Vitamin D

by | Apr 16, 2021 | Vitamins and Supplements | 0 comments

  1. What is it?
  2. Chemistry
  3. Biology
  4. Functions
  5. Food Sources
  6. Absorption
  7. Requirement
  8. Shortage
  9. Toxicity

What is it

What is vitamin D

Vitamin D is a group of fat-soluble secosteroids necessary for the intestinal absorption of minerals such as calcium, magnesium, phosphate, and many other biological functions.

In humans, the most important compounds of this group are vitamin D3 (also known as cholecalciferol) and vitamin D2 (known as ergocalciferol). Which, however, must be mutated to calcitriol (the active hormonal form).

The primary natural source of vitamin D is the endogenous production of cholecalciferol (Vit D3) at the skin level, starting from cholesterol, by a chemical reaction. Which depends on exposure to sunlight (in particular UVB irradiation). However, cholecalciferol and ergocalciferol can also be taken with diet and supplements. Still, only a few foods can be considered good sources of vitamin D (especially fish, liver, and egg yolk; second, some mushrooms).

The dietary recommendations for vitamin D have a large margin of safety. Generally, they do not consider the extent of sun exposure, totally based on nutritional intake. Due to the variability linked to different latitudes (light and dark hours are seen in the Nordic countries), the uptake of UVB rays in the population is quite variable. Moreover, let us not forget that excessive sun exposure can increase the risk of skin cancer.

Both vitamin D is introduced with food and the vitamin produced in the skin. They are biologically inactive and necessarily require the intervention of a protein enzyme able to hydroxyl them by converting them into the biologically active form. This occurs in the liver and kidneys. Since vitamin D can be synthesized enough in most mammals that are sufficiently exposed to sunlight. It should not be considered an essential dietary factor – it should not even be considered a vitamin. Instead, it has the characteristics of a pro-hormone, activated in the calcitriol hormone, which produces its effects by interacting with a nuclear receptor located in multiple cells of different tissues.

Cholecalciferol (Vit D3) is converted to calcifediol (25-hydroxycholecalciferol), while ergocalciferol (Vit D2) is converted to 25-hydroxyergocalciferol. These two metabolites of vitamin D (called 25-hydroxyvitamin D or “25(OH) D”) can be measured in the blood serum to determine a person’s total vitamin D level. Calcifediol is then further hydroxylated by the kidneys to form calcitriol (also known as 1,25-dihydroxycholecalciferol), the biologically active form of vitamin D.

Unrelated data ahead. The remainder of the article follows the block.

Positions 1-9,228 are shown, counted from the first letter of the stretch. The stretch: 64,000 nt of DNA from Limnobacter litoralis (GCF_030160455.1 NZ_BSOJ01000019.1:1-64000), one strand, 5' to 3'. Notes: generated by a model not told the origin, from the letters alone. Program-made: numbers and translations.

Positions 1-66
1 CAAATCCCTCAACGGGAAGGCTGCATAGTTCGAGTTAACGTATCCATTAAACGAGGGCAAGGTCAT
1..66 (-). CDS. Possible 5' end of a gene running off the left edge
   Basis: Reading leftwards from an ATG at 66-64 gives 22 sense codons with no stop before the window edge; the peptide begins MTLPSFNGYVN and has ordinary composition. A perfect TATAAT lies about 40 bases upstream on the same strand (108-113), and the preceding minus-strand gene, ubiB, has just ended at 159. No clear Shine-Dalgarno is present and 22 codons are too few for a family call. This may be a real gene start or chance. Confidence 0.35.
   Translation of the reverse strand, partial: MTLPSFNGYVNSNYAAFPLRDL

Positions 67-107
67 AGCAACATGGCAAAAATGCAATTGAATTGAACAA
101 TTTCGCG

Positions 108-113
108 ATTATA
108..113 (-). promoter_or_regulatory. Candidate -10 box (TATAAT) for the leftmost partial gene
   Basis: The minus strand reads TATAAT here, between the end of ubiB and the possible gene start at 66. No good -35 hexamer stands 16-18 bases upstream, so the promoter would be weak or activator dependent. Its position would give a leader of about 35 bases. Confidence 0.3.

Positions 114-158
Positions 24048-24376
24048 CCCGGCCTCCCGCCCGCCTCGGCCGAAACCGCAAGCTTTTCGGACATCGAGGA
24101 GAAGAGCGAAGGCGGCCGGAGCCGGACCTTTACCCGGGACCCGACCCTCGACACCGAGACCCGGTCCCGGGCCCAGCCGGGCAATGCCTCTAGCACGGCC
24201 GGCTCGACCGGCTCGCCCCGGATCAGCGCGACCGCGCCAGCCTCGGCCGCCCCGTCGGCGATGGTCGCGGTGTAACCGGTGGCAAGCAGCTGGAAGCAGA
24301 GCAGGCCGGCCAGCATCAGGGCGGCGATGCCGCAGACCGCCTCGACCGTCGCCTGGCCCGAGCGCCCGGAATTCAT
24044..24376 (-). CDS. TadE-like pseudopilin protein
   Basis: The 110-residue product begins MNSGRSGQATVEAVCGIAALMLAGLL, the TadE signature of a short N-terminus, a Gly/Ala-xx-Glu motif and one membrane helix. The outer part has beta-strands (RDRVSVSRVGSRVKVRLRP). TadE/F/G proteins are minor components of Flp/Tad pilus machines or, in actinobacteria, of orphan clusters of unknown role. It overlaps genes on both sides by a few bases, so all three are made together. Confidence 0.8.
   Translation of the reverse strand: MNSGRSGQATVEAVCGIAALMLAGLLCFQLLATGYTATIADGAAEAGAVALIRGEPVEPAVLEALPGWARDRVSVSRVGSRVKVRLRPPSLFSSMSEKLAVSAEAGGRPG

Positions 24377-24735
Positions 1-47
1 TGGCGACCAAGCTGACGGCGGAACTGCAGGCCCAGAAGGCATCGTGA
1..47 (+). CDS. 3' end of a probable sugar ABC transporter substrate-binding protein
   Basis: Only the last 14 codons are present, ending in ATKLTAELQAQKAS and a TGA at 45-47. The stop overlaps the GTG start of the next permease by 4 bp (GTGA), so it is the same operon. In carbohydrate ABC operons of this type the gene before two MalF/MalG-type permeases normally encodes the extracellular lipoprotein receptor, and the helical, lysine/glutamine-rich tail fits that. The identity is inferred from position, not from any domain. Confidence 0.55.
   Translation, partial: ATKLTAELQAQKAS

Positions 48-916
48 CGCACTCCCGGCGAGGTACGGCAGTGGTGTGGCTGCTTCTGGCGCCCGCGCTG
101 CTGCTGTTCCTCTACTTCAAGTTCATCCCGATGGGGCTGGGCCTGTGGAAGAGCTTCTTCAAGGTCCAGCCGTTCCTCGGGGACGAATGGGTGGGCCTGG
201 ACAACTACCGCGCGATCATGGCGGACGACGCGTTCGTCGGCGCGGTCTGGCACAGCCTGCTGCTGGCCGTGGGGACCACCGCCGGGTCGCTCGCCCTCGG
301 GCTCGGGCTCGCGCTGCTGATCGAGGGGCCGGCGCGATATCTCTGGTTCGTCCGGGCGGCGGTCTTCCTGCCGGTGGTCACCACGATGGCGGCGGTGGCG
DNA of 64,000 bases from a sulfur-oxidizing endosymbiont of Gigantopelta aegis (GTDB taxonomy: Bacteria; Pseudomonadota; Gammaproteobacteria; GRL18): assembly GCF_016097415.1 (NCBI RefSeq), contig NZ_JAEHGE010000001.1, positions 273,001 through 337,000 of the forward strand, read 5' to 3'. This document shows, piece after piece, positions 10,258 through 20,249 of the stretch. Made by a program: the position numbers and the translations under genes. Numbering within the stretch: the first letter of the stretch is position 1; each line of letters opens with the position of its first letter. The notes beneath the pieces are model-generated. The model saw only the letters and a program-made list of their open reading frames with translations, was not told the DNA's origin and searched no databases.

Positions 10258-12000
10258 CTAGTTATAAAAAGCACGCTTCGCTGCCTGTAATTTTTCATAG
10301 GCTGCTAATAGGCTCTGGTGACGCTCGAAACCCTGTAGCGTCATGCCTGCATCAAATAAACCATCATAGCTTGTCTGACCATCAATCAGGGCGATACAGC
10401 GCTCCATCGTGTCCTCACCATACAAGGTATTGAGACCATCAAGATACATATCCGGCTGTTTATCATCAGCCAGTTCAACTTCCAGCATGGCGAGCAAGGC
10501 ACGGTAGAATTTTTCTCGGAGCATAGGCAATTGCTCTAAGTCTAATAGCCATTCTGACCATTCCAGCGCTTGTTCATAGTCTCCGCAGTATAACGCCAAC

Calcitriol circulates as a natural hormone in the blood, playing a significant role in homeostasis and calcium and phosphate metabolism. Regulating blood concentrations and promoting the physiological growth of the skeleton, bone remodeling, and preventing degeneration with advanced age. Calcitriol also has other biological effects, including cell growth, various neuromuscular and immune functions, and the reduction of inflammation.

The discovery of vitamin D occurred by searching for the missing dietary substance in children suffering from rickets (the infantile-onset form of osteomalacia). Vitamin D supplements are therefore given to treat or prevent osteomalacia, rickets, and osteoporosis. Still, scientific evidence regarding other health effects in the general population is weak or nil. The effect of vitamin D supplementation on mortality is not yet apparent. However, almost all research groups agree that there is no justification for recommending that vitamin D supplements various diseases as a preventative measure.


Vitamin D structure and chemistry

Vitamin D is defined as all secosteroids (steroids where one of the links in the steroids is open) which exhibit the biological activity of calciferol and are characterized by the derivatives of cyclopentanoperhydrophenanthrene. There are several forms of this, with two main forms: vitamin D2 or ergocalciferol and vitamin D3 or cholecalciferol. The structural difference between vitamin D2 and vitamin D3 is that the D2 side chain contains a double link between carbon 22 and 23 and a methyl group on carbon 24.

Calciferol is 50-100 times more active than ergocalciferol (D3 is more active than D2). Both ergocalciferol and calciferol are inactive vitamin D. Therefore, active liver and kidney function is required. Man can synthesize cholecalciferol from a precursor, with a function of provitamin: dehydrocholesterol (derived from cholesterol by reduction). This provitamin is found in the skin to absorb the solar radiant energy that causes the isomerization to cholecalciferol (see the skin synthesis of vitamin D). Proper sun exposure thus reduces the need for vitamin D.